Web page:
Nick Hanauer, the multi-millionaire who helped get Seattle minimum wage workers a raise to $15 per hour, has insisted he did not act out of altruism. Rather, the effort was in his own self-interest. He believes our economic system works best if the rewards are spread more evenly. He has spoken of capitalism by paraphrasing Winston Churchill’s observation about democracy: that it’s the worst system there is, except for all others. Striving to fix capitalism’s excesses is an exercise in self-preservation for millionaires, as well as the rest of us.
Our flawed economic system also drives growth and development. People are attracted to Seattle by the scenery, yes, but mostly by jobs, and jobs they hope will pay them enough to make a life for their families. But there are flaws in how it works. Income inequality, gentrification, the lack of employment stability or employer loyalty are all downsides. When we talk about growth and density we’re also talking about the fact that city building is an imperfect expression of an out-of-whack system that exacerbates inequities between classes and generations.
While growth brings the excitement of the new, it is often biased against other positives, such as helping generations sink deep roots in one place. The real estate business is driven by “highest and best use,” a concept that puts market value above community value.
All this is to say that density, the buzzword, should not be a stand-in for the real issue, which is how do we build better, fairer cities? Too often we get wrapped up in the minutiae of zoning. We fight over micro-housing, or backyard cottages, skinny houses, or six-pack town homes, rather than the common good. Activists have been guilty of drawing battle lines as if we’re all divided into one of two opposing camps: The NIMBY who stands against all progress for selfish reasons; and the Densinista who believes there is only one way to live and that’s as a bike commuter living in a high-rise.
Some density advocates argue for removing most restrictions on urban development—height limits, for example—in order to improve affordability. In short, supply and demand should rule. I think this approach would damage valuable parts of the urban fabric and marginalize greener approaches, like adaptive reuse of existing structures. On the other hand, I agree that we’re often too restrictive and proscriptive about what should be built. Part of the dismay some feel at seeing so many cranes sprouting everywhere is that they are busy raising sterile, cookie-cutter buildings.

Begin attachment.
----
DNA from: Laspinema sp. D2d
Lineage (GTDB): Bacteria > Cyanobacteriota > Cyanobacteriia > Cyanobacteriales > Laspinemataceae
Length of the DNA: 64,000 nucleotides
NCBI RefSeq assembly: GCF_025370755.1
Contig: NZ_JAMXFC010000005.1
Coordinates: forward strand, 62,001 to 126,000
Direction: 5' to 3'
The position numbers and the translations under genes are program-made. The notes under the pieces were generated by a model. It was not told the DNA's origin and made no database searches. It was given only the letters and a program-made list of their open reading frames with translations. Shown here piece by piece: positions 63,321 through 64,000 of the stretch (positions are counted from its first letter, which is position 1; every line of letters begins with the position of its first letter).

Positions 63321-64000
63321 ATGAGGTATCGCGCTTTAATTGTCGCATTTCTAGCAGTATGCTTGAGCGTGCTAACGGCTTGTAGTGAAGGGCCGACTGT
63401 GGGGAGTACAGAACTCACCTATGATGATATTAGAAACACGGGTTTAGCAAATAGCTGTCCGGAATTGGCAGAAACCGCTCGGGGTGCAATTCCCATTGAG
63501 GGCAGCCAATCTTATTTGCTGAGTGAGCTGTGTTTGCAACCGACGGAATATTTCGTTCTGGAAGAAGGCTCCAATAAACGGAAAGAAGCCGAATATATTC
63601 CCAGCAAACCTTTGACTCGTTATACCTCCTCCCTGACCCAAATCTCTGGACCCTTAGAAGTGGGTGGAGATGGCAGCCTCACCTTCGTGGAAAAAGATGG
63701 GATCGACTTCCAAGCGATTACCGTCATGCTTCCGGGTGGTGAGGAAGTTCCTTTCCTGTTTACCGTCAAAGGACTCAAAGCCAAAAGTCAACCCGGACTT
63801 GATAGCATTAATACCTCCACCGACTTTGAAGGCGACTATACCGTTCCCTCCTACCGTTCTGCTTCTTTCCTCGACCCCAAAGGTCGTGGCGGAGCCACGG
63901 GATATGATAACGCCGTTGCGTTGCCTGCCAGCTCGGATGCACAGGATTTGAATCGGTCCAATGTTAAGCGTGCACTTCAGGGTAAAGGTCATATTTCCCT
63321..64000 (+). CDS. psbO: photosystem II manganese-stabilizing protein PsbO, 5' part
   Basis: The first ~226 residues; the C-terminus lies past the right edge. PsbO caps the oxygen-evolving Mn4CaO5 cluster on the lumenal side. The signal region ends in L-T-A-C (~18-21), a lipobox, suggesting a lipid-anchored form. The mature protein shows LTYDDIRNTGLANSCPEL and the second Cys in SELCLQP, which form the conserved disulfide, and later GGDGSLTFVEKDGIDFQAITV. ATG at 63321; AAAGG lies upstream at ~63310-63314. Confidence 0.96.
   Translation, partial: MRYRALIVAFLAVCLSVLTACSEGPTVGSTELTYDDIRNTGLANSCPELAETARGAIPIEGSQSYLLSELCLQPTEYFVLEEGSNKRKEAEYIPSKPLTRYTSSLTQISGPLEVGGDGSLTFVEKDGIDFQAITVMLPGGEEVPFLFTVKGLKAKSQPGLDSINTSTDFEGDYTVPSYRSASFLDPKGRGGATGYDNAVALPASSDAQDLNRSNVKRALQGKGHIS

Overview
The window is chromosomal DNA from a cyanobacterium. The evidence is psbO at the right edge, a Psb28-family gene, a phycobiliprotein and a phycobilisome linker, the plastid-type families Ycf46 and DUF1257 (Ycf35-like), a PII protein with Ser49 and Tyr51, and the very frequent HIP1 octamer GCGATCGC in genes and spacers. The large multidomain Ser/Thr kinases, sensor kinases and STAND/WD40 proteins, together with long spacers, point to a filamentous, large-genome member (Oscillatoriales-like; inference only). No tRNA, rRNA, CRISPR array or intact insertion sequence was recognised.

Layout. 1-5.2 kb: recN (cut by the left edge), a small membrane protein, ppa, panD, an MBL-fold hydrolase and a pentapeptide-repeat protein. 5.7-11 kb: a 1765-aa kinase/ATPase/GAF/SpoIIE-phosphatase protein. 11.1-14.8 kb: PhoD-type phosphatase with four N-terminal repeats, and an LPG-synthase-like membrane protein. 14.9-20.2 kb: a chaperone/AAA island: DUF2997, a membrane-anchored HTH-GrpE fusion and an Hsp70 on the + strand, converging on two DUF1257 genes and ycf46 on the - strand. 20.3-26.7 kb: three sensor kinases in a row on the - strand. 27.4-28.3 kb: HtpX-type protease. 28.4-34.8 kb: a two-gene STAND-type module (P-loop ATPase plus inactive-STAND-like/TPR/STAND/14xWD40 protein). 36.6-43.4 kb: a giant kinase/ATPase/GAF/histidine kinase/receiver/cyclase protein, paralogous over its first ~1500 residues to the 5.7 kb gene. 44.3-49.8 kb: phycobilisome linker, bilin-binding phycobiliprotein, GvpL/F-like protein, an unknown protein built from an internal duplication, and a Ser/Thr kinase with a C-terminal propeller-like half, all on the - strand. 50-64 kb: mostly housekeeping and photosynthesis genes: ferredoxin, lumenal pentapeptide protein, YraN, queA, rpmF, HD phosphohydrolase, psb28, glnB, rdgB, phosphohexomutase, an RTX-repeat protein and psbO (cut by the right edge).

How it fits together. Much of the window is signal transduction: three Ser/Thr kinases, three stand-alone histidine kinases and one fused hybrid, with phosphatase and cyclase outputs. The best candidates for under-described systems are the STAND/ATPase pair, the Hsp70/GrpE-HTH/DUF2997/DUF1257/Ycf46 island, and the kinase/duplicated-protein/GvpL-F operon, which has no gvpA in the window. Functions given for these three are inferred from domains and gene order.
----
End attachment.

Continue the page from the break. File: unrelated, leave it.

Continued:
Can we incentivize innovative design? Can we take and encourage more risks?
Can we take and encourage more design risks? Can we increase options for smaller developers and homeowners—people with real social investment in the outcomes?
I understand that densities will increase in Seattle and that more multi-family housing is needed. But we also have to get better at making sure that infrastructure, like schools, develop along with the growth, that public subsidies for affordable housing increase, and that transit service works. We desperately need a tax system that is more progressive and less reliant on development to generate revenues so that growth isn’t paid for by the folks who can least afford it.
In the 1950s, Frank Lloyd Wright conceived the ultimate density tool when he imagined a mile-high skyscraper that literally could put a major city in a 584-story box. That, he argued, would provide the ultimate protection for the countryside by stemming the tide of sprawl. The opposite strategy, however, was pursued after World War II, fueled by the federal government’s policies to move industry, especially the defense and tech industries, to the suburbs. The Puget Sound region has long strived to find a middle ground between those visions, a metroplex that respects nature. Add to that the mission of building a more diverse, socially just community and we’ve given ourselves a challenge worthy of our best efforts.
Density is only one small piece of the puzzle.